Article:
I was lucky to experience some more traditional Japanese culture – Kimono in Kitsuki city!
Wearing a kimono is not just a matter of putting on two-toed white socks, wrapping into a robe and finishing it all off with an obi-belt. The kimono consists of white robe that goes under the kimono, few tight fabric belts to make sure the posture is right, then the kimono that is tightly wrapped, plus the belt and some strings to tie it up. I am sure I missed some parts. Altogether, it took about 20 minutes to get the whole deal on.
After taking a picture in the kimono, I had 3 hours to wander around the historical Kitsuki city and see its’ Samurai houses (which I did not go into, because I wasn’t aware of the free admission for kimonos).
The walking was rather painful in the too small shoes, I might confess. Those Geishas probably didn’t run anywhere, but they sure had good posture!
It was fun to wear a kimono – I definitely felt like being someone else. Everyone was saying hello, smiling and complementing me, which never feels too shabby. I was also glad to get the dress off. I would really like to wear a kimono again, if it means that I just have to stand while someone is dressing me like a doll!
Next quarter I will have a course called the Japanese Traditional Arts, but impatient as I am, I already went to see (and participate in) the Tea Ceremony circle’s practice.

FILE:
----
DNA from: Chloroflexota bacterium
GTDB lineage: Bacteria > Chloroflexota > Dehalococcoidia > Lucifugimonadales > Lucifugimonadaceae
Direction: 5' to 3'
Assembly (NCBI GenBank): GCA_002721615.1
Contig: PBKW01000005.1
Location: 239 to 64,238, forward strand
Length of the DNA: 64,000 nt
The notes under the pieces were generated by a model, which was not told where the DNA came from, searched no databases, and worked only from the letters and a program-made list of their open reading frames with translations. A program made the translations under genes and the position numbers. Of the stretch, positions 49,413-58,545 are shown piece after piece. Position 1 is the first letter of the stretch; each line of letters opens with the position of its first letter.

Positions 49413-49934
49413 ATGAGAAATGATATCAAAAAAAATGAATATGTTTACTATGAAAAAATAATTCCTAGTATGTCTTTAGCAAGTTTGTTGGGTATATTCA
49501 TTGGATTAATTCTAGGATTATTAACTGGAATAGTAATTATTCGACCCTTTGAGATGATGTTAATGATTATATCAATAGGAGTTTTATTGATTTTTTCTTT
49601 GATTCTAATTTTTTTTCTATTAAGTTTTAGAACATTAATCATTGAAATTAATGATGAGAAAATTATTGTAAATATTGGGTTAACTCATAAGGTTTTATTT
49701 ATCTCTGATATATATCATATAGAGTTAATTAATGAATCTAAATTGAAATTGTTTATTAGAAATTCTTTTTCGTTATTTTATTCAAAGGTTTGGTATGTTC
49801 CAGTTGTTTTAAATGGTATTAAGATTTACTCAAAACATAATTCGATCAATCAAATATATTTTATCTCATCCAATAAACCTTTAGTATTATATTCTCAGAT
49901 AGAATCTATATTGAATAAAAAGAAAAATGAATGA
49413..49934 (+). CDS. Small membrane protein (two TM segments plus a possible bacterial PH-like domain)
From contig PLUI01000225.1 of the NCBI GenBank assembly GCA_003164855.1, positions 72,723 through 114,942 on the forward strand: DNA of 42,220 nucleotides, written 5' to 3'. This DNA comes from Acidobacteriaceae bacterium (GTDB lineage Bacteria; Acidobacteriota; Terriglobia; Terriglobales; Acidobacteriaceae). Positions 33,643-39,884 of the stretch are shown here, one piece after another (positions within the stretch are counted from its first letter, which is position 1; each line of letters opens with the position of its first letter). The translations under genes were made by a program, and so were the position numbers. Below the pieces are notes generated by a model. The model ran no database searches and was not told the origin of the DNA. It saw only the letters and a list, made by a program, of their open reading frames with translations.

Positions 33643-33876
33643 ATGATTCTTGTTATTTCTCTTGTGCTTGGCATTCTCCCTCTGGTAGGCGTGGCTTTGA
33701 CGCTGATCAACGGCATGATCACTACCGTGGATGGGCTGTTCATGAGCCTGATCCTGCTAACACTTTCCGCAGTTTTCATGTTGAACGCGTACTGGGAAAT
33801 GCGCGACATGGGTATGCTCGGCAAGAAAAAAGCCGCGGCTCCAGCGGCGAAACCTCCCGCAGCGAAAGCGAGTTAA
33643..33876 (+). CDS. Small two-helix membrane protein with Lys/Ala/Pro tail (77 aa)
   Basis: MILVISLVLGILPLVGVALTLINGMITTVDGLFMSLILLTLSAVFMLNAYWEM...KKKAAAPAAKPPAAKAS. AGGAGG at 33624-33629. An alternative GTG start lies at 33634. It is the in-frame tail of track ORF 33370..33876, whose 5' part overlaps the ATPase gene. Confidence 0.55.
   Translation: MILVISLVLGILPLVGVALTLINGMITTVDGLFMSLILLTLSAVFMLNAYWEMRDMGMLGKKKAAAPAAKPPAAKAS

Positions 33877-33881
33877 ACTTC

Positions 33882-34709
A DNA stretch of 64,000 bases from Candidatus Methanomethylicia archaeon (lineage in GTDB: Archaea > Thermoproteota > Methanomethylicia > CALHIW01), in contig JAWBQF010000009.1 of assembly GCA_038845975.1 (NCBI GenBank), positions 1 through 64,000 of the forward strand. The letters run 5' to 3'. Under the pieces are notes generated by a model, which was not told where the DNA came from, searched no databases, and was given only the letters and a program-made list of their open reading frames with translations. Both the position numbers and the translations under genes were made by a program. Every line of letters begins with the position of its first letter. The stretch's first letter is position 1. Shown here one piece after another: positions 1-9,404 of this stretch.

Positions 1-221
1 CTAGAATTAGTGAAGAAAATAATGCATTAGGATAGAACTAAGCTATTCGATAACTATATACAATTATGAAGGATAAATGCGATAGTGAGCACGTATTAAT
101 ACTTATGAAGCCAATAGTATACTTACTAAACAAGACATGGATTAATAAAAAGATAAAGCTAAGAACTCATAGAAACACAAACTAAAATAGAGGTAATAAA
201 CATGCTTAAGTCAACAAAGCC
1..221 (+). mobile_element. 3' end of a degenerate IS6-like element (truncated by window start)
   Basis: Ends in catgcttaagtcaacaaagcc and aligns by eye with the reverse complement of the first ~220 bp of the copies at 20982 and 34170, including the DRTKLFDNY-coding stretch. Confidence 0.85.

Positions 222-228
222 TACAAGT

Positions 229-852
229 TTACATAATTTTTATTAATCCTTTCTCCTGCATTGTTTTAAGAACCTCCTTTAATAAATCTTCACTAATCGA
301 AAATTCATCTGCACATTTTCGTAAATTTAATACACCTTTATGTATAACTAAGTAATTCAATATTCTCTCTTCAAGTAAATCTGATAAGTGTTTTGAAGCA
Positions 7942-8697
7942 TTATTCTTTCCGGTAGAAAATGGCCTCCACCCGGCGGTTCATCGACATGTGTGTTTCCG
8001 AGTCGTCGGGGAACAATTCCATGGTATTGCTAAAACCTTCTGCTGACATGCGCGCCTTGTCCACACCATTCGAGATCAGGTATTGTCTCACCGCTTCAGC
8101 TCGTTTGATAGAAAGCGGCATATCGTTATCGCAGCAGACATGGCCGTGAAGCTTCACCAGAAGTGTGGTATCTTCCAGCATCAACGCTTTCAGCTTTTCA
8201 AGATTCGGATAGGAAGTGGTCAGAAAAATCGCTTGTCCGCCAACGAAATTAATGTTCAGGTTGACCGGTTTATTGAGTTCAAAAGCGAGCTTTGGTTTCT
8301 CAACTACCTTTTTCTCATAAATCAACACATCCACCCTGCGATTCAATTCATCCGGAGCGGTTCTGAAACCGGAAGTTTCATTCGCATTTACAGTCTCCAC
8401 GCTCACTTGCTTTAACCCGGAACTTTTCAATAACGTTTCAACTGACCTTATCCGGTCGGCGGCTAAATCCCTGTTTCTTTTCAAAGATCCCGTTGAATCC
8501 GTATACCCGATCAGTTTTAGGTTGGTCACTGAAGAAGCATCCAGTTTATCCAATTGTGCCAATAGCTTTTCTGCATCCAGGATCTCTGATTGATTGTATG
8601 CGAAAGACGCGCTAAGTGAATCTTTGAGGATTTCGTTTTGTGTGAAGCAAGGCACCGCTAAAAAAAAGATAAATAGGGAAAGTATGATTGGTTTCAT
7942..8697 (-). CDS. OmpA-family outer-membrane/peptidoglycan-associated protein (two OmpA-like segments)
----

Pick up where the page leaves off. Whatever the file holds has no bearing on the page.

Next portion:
The circle gathers twice a week to practice the traditional Japanese tea ceremony. Some of the members have been practicing for several years, and they still have a lot to learn and remember!
I tried to follow the ceremony rules as best as I could, though with the language barrier it was a bit challenging. I tried the okashi as well as the powdered matcha green tea, which was foamy and definitely not like your regular cup of lipton (not that I ordinarily would ever drink Lipton, but matcha was something quite unique).
The okashi (traditional sweets served before eating) was delicious sweet mochi. I have to admit, it was a bit of a challenge to get the mochi to my napkin with the chopsticks, since all the club members were staring and making notions of my left-handed work.
The tea ceremony had 2 tea drinkers besides me, then one person making the tea, another talking (apparently something about the tea and okashi), and third person was serving the okashi and tea. There was numerous bowing and cup turning – in my turn, I was supposed to bow to each and ask both my sempai (seniors) if they wanted to have my tea, and then ask the tea maker as well. Unfortunately I forgot the phrases as soon as I uttered them out.
I truly wish I spoke Japanese and would be able to understand the meanings of the ceremony – after few months the secrets will hopefully start revealing. Until then, I will drink my tea without any fuss of turning the cup around and bowing 14 times before drinking. Maybe next time I will understand what is happening and why – maybe one day I will get to foam my own tea as well.